Though I have just detailed some of the technicalities of the “Aloha spirit” so that it can be understood how exactly the company lives it out, what I really want to get at is the heart of the matter. I know that no company is perfect, and I realize that in many ways a company is still a business, and that a business must bring in profits at the end of the day in order to be successful, sure. What I also realize, however, is that Icona is different from many of the companies I’ve encountered as of yet. At Icona there is a strain of philosophical approach to business that radically counteracts much of the capitalist mindset. At Hotel Icona, though I know for a fact that all the employees do not at every moment live out the “Aloha spirit”, there is something different or at least an acknowledgement that, it isn’t all about the profits, but rather about people. Here is a company who predicates its success, at least in a sense, not on capital gain, but on the experience of each guest who the company strives and strains to listen to, accommodate, and serve.
Though at the end of the day Hotel Icona, like all other businesses, must run and operate as a business, it has discovered some approach much deeper and much more effective than capital driven success. Its employees put a focus on the person, and they strive each day for every person they encounter to feel welcomed, heard, received, accommodated, and indeed, by means of all these other actions, to even feel loved. Each staff member is implored to love each guest and to go to great lengths to serve them. The company, under the mantra “all who contribute must benefit”, even offers monetary benefits to those employees who service guests in an exemplary way. What this company’s business model and daily operations show me is that personalism is much more than some outdated philosophical approach that has no grounding in reality. Rather, in emphasizing “the significance, uniqueness, and inviolability of the person” in their individually tailored customer service, Icona essentially lives out personalism (as seen by the fact that that quote is actually from the Stanford Encyclopedia of Philosophy’s description of personalism), and actually benefits from doing so. Icona reveals to the world the intimacy and effectiveness of personalism. I mean, the reason this hotel is one of the best in New Jersey and #7 in the U.S., is because it is, in a sense, personalist, or person-centric. Gambling on the person, Icona has proven the risk to be a risk worth taking and an endeavor worth pursuing. Putting its focus not on profits but on people, the company has surprised even itself with its own success.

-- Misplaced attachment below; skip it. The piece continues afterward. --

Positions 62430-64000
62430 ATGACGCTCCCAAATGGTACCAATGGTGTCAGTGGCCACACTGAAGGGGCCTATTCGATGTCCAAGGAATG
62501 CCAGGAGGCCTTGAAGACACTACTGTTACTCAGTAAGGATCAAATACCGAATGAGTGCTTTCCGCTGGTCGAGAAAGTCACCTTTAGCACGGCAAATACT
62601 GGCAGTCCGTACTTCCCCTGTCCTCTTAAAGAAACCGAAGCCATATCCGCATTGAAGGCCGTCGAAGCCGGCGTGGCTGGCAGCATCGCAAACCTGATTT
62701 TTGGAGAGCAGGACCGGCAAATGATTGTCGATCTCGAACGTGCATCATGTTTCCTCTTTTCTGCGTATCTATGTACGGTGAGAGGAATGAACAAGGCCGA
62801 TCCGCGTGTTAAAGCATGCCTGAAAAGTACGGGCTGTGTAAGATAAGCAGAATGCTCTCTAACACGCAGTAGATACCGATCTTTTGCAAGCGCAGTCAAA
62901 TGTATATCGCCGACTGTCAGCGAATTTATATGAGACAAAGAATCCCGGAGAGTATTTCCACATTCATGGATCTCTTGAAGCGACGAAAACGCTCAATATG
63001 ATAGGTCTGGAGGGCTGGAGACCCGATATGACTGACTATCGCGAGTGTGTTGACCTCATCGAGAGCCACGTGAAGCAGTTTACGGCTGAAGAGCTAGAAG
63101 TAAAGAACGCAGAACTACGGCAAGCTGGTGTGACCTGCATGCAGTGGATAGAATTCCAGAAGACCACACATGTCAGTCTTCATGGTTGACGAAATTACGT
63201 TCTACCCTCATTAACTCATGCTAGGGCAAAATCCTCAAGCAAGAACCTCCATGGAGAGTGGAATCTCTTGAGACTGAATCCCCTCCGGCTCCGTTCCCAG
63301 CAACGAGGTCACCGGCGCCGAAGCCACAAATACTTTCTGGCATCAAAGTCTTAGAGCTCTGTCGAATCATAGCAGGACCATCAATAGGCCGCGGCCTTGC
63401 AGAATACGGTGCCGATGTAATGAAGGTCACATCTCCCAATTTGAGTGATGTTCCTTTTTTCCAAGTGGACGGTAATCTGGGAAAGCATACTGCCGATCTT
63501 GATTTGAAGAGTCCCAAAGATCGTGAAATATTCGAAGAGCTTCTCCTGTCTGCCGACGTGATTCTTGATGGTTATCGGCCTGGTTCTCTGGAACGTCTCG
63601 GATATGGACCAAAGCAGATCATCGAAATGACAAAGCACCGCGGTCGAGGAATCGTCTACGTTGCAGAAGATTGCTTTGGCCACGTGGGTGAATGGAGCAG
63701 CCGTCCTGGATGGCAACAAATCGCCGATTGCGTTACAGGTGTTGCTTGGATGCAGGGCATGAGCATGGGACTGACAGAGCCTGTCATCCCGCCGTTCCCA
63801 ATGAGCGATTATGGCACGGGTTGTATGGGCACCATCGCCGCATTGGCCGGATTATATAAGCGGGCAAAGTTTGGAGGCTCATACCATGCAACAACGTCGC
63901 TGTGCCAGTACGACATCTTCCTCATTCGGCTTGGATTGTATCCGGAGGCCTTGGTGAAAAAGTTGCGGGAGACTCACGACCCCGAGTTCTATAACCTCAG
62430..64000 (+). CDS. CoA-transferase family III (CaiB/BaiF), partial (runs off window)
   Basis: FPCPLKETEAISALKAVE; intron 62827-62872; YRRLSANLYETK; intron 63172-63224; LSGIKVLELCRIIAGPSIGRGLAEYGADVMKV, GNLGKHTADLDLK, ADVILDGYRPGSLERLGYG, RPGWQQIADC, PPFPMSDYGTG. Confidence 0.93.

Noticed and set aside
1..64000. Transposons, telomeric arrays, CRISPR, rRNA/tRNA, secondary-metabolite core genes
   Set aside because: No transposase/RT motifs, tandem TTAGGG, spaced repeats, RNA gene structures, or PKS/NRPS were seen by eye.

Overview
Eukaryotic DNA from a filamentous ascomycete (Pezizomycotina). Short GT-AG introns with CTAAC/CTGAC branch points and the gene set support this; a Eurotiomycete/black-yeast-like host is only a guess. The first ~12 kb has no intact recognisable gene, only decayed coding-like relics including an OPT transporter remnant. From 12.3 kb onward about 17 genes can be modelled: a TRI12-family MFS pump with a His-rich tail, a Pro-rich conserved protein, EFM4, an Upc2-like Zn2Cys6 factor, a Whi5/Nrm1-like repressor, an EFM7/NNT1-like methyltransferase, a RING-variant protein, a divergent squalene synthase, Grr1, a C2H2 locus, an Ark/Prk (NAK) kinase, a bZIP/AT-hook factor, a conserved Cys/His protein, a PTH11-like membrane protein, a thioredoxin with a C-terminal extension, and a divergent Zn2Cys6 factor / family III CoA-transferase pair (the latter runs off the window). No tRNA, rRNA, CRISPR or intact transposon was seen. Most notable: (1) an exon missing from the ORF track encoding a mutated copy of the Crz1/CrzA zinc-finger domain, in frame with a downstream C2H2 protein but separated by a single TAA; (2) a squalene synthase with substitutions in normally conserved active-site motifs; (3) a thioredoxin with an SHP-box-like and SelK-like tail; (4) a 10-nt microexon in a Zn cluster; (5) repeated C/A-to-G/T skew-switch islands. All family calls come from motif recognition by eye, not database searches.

At the end of the day, whether in the business world or in the home, people wanted to be treated as people. They want to be heard, respected, understood, cared for, and dare we say it … loved. Personalism is a philosophical approach that understands this by recognizing the centrality and value of personhood and by placing an incredible emphasis on each person and each person's experience. It is a philosophical approach now shown to me to be much more than theoretical. In fact, in light of this company's rapid success (in becoming the #7 best rated hotel in all of the U.S. in only 3 years), I suppose what I have really learned from all of this, is that, it is truly more effective to stake your success on people rather than profits.